How will new carbon-reduction regulations affect the global economy? Those grappling with this question should consider the example of Britain, which implemented sweeping new rules on April 1, 2010. The UK’s Carbon Reduction Commitment Energy Efficiency Scheme (CRC) will directly affect approximately 5,000 organizations, public and private. The CRC aims to reduce carbon emissions produced by large “low energy-intensive” organizations by approximately 1.2 million tons per year by 2020, and to reach an 80% reduction by 2050.
The UK’s real estate investment trusts (REITs) serve as a valuable test case for the impact of CRC. Commercial property currently accounts for 14% of total UK carbon emissions, and as REIT tenants include other large corporations and government agencies, their response to CRC will ripple throughout the UK economy.
The new carbon scheme’s impact on British REITs is the topic of an April 2010 RiskMetrics ESG Analytics Issue Brief. This article summarizes our report’s main findings, our methodology, and some of the implications of the CRC’s “carrot and stick” approach to carbon reduction.
Big Electricity Consumers to Pay for Carbon
The CRC presents a clear risk to companies that fail to reduce their carbon emissions. The scheme implements new fees and regulations for organizations that consumed over 6,000 MWh of half-hourly metered (HHM) electricity during 2008. Disclosure and reporting of energy and carbon emissions are required for those that consume less than 6,000 MWh but over 3,000 MWh of electricity per year.
For large regulated companies, carbon allowances will be priced at GBP 12 per ton of carbon derived from energy consumption for the initial 2010-2013 phase. Subsequent phases (2013-2020 and 2020-2027), will add caps to the total supply of allowances, with prices set by auction. A league table will be compiled at the end of each reporting year naming the best and worst performers. This will be used to assess financial rewards and penalties for regulated firms.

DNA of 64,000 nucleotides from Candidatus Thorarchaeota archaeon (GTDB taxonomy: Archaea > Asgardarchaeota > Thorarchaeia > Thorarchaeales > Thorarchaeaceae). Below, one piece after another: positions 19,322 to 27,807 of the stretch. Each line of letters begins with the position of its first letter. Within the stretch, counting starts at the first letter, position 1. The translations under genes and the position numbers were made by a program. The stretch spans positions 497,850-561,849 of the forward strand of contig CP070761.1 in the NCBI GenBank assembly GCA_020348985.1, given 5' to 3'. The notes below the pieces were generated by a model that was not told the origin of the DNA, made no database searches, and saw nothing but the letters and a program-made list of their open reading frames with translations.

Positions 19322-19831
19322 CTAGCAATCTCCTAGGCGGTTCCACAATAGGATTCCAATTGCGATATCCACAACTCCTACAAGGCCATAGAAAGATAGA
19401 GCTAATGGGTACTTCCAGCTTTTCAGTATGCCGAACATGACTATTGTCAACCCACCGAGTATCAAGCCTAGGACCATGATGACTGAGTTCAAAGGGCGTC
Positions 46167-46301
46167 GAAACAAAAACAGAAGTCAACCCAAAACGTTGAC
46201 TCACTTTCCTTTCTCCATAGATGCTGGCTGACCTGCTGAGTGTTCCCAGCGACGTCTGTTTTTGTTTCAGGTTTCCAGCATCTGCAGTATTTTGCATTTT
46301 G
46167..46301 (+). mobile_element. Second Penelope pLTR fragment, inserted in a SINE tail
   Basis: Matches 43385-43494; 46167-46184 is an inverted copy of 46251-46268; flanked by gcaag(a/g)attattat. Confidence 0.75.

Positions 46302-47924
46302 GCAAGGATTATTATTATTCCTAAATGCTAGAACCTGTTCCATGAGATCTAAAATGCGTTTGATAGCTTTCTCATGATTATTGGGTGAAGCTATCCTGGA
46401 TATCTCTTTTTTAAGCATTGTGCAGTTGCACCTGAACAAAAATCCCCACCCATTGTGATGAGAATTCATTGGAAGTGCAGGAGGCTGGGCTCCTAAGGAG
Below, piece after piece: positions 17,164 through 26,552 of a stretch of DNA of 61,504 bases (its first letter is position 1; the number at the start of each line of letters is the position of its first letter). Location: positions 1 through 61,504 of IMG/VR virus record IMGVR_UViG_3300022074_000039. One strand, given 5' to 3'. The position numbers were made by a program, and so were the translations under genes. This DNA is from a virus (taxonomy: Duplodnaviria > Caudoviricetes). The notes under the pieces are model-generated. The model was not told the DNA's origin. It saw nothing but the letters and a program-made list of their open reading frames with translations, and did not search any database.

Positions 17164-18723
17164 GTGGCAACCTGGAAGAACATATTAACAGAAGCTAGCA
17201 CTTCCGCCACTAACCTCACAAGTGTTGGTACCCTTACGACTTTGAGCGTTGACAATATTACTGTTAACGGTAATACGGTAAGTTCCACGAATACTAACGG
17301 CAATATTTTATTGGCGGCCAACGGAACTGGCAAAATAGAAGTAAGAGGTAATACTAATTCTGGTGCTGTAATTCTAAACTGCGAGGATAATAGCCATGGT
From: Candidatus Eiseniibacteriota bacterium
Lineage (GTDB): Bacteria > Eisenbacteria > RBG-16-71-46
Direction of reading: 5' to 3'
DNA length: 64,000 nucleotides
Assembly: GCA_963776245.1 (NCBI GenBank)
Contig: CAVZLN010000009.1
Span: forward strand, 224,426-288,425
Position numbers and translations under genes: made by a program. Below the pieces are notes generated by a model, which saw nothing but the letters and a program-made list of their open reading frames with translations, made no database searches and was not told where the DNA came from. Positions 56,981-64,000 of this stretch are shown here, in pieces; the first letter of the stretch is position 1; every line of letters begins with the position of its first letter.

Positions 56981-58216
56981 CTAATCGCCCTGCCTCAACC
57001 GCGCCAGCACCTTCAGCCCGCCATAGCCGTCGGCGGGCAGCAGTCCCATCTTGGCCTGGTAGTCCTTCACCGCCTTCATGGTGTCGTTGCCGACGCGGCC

Carbon Pricing Both Carrot and Stick
Allowances are sold by the Government at the beginning of the annual reporting year. In the CRC’s later phases, allowances will be sold by auction to CRC participants, and there will be no cap on the pricing. Participant organizations can buy or sell additional allowances by trading on the secondary market.
The CRC also promises to reward firms for their carbon emissions reduction. All the revenue raised by the annual sale or auction of allowances will be “recycled” back to participants, depending on the organization’s position on the league table. In effect, the “dirtiest” companies will contribute to their cleaner competitors’ balance sheets.
This best-in-class bonus is designed to accelerate over time. By the fifth year, its value can be up to 50 percent of the share of the company’s regulated carbon emissions, multiplied by the amount available in the recycling pot.
Projections of CRC’s Impact
For fully participating British REITs, we attempted to estimate the costs of CRC and predict the leaders and laggards on the eventual league table. The researched firms include Big Yellow, British Land, Great Portland Estates, Hammerson, Land Securities Group, Liberty International, SEGRO, Shaftesbury, and TR Property Investment Trust.
There are two main components to our evaluation: